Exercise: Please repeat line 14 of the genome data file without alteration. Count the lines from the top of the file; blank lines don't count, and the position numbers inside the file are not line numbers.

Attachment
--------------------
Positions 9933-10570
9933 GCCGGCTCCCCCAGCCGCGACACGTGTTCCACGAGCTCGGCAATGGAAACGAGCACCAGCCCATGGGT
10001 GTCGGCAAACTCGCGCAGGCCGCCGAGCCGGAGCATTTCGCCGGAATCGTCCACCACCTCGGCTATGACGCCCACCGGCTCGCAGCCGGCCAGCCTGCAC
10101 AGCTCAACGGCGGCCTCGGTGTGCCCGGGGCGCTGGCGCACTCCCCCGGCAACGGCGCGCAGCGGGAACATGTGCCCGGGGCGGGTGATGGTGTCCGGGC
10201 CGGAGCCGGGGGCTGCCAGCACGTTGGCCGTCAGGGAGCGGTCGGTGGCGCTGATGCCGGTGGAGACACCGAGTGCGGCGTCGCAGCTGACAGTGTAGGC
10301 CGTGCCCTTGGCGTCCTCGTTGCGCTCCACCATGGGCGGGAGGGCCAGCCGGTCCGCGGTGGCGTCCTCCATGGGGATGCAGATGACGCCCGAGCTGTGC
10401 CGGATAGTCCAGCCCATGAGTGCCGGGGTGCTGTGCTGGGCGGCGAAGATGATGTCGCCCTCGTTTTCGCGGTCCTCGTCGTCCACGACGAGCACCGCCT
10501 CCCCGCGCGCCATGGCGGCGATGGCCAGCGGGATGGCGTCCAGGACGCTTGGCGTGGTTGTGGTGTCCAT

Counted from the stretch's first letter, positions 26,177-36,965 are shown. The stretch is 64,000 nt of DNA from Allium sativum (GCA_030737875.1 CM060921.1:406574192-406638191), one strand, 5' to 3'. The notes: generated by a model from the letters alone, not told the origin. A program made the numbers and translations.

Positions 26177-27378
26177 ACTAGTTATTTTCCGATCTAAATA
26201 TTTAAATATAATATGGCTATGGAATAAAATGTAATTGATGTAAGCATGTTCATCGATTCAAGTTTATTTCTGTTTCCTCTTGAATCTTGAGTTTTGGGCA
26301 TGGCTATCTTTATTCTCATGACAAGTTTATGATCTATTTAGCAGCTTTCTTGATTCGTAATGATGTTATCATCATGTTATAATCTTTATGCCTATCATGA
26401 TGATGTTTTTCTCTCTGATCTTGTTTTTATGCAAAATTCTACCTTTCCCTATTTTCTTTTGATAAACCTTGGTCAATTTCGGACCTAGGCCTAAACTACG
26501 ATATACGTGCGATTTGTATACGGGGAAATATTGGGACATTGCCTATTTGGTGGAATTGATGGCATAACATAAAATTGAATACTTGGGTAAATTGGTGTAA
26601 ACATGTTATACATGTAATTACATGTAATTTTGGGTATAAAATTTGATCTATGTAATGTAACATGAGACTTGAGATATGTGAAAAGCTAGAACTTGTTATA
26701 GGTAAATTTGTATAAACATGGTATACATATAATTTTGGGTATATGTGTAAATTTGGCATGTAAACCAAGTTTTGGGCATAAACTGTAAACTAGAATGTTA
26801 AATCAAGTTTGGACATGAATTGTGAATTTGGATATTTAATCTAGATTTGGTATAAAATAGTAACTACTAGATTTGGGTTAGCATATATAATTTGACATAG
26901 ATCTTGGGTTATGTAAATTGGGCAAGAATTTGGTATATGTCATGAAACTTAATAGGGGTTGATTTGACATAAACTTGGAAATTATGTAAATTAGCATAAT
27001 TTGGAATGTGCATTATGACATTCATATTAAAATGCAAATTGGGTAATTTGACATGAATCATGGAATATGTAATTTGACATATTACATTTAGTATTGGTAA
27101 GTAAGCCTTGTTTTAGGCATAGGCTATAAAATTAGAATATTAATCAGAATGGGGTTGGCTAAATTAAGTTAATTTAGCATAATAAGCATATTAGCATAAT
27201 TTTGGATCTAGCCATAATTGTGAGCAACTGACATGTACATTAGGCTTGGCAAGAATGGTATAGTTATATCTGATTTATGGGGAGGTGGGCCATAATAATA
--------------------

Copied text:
26401 TGATGTTTTTCTCTCTGATCTTGTTTTTATGCAAAATTCTACCTTTCCCTATTTTCTTTTGATAAACCTTGGTCAATTTCGGACCTAGGCCTAAACTACG